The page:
New Gun Control Legislation Begins with Assault Weapons Ban and High-Capacity Magazine Ban Proposals

Moments after being sworn in Thursday as members of the newly minted 113th Congress, Reps. Carolyn McCarthy (D-N.Y.) and Diana DeGette (D-Colo.) staged a press conference to formally introduce their proposed High Capacity Ammunition Feeding Device Act, setting the stage for what could be a stormy winter of legislative initiatives by gun-control proponents.

The hi-cap mag ban legislation, originally introduced by McCarthy in 2011, had 138 co-sponsors in the 112th Congress but stagnated in the Republican-controlled House.

The proposed bill would ban the sale or transfer of ammunition magazines holding more than 10 rounds. This was the federal mandate between 1994 and 2004 under the assault weapons ban, which expired in 2004.

Of course, Sen. Dianne Feinstein (D-Calif.) -- among the authors of the expired 1994-2004 AWB -- was also expected by week's end to introduce her new version of the expired AWB, which the NRA's Institute for Legislative Action claims would "adopt new definitions of 'assault weapon' that would affect a much larger variety of firearms," require owners of "assault weapons" to register them with the federal government, and require forfeiture of the firearms upon the deaths of their current owners.

According to a Dec. 27th posting on Sen. Feinstein's website and a draft of the bill obtained by NRA-ILA, the proposed ban would:

• Expand the definition of "assault weapon" to include any semiautomatic, centerfire, or rimfire rifle that has a fixed magazine with the capacity to accept more than 10 rounds, except for tubular-magazine .22s; any semiautomatic, centerfire, or rimfire rifle that has an overall length of less than 30 inches; any semiautomatic handgun with a fixed magazine that has the capacity to accept more than 10 rounds; and any semi-automatic handgun that has a threaded barrel. Under these definitions, popular rifles such as the M1 Carbine, a model of the Ruger Mini-14, and most or all models of the SKS would be banned.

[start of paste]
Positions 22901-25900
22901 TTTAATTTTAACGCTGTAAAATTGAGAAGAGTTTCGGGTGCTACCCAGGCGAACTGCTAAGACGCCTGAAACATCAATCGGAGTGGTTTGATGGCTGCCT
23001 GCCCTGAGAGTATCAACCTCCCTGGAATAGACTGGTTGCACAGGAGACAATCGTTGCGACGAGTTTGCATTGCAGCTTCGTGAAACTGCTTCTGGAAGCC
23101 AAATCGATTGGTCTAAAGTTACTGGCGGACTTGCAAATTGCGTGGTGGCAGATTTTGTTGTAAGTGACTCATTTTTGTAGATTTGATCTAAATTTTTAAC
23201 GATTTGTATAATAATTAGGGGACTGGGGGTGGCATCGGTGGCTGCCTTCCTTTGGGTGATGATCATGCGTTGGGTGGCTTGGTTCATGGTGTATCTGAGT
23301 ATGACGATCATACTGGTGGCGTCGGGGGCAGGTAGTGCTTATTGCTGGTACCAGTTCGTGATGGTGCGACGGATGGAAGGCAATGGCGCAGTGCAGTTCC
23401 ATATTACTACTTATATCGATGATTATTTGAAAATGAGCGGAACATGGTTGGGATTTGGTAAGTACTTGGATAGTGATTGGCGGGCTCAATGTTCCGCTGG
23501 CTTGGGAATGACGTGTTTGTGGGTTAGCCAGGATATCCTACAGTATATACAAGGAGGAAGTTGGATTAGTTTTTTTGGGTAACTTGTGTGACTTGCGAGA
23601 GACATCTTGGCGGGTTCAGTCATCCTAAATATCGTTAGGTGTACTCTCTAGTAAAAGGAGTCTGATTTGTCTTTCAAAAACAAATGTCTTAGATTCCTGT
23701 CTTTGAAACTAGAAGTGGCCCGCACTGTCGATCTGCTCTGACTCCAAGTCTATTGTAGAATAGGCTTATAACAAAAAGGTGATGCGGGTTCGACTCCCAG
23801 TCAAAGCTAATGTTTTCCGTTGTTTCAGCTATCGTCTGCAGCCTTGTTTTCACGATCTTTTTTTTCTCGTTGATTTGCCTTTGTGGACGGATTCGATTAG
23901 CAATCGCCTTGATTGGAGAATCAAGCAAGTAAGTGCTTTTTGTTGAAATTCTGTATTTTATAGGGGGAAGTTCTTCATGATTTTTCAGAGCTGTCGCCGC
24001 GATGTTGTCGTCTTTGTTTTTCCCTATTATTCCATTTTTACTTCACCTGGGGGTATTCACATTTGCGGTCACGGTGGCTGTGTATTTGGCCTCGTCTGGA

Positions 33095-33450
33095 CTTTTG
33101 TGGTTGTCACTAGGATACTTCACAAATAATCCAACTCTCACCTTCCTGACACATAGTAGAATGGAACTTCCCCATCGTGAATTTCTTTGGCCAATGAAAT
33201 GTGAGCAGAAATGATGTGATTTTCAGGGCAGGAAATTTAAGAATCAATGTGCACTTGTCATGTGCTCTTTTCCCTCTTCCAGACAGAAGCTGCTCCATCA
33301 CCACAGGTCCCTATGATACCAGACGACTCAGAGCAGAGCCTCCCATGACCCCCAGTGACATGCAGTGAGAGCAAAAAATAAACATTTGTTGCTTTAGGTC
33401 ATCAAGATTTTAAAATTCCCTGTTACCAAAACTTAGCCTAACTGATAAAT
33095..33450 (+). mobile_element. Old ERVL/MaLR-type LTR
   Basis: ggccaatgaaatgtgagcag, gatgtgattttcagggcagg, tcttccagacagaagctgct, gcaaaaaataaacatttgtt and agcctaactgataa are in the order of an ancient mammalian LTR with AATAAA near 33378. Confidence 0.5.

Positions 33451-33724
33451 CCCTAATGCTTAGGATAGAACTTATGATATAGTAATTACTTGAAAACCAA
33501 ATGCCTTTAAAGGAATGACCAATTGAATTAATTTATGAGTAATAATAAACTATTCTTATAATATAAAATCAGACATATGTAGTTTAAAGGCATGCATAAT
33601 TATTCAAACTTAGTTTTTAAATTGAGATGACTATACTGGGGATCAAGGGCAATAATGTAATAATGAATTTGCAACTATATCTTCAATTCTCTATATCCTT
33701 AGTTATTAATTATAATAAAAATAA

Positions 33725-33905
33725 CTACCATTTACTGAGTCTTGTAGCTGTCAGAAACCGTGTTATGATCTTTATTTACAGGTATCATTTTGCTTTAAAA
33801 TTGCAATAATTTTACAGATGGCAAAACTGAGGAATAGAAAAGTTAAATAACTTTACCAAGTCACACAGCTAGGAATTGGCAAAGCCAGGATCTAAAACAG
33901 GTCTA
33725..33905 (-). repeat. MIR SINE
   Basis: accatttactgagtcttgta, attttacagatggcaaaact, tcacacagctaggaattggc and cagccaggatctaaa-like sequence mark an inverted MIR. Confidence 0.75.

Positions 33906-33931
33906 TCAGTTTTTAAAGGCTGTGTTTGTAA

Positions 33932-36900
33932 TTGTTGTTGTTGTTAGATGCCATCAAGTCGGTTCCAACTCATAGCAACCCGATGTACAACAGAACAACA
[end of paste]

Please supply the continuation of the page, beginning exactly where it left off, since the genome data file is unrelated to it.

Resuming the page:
• Require owners of firearms defined as "assault weapons" to register them with the federal government under the National Firearms Act (NFA). The NFA imposes a $200 tax per firearm, and requires an owner to submit photographs and fingerprints to the Bureau of Alcohol, Tobacco, Firearms and Explosives (BATFE), to inform the BATFE of the address where the firearm will be kept, and to obtain the BATFE's permission to transport the firearm across state lines.

• Reduce, from two to one, the number of permitted external features on various firearms.

• Adopt new lists of prohibited external features.

• Prohibit the transfer of "assault weapons."

• Prohibit the domestic manufacture and the importation of magazines that hold more than 10 rounds of ammunition.

While gun control legislation was expected in the wake of the Dec. 14 Newtown school shootings, a number of polls indicate Americans aren't as enthusiastic about imposing more gun bans.

A USA Today/Gallup poll conducted Dec. 19-22 found 58 percent of Americans favor strengthening firearms sales laws, up from 43 percent in October 2011. But those who support a new AWB have changed little -- 44 percent favor banning "assault weapons." That's up just 2 percent since 2011.

Gallup indicates that 62 percent of Americans do favor banning the sale of high-capacity ammunition magazines and 92 percent, up from 83 percent in 1999, favor laws that require people attempting to purchase guns at gun shows, including gun dealers, to undergo background checks.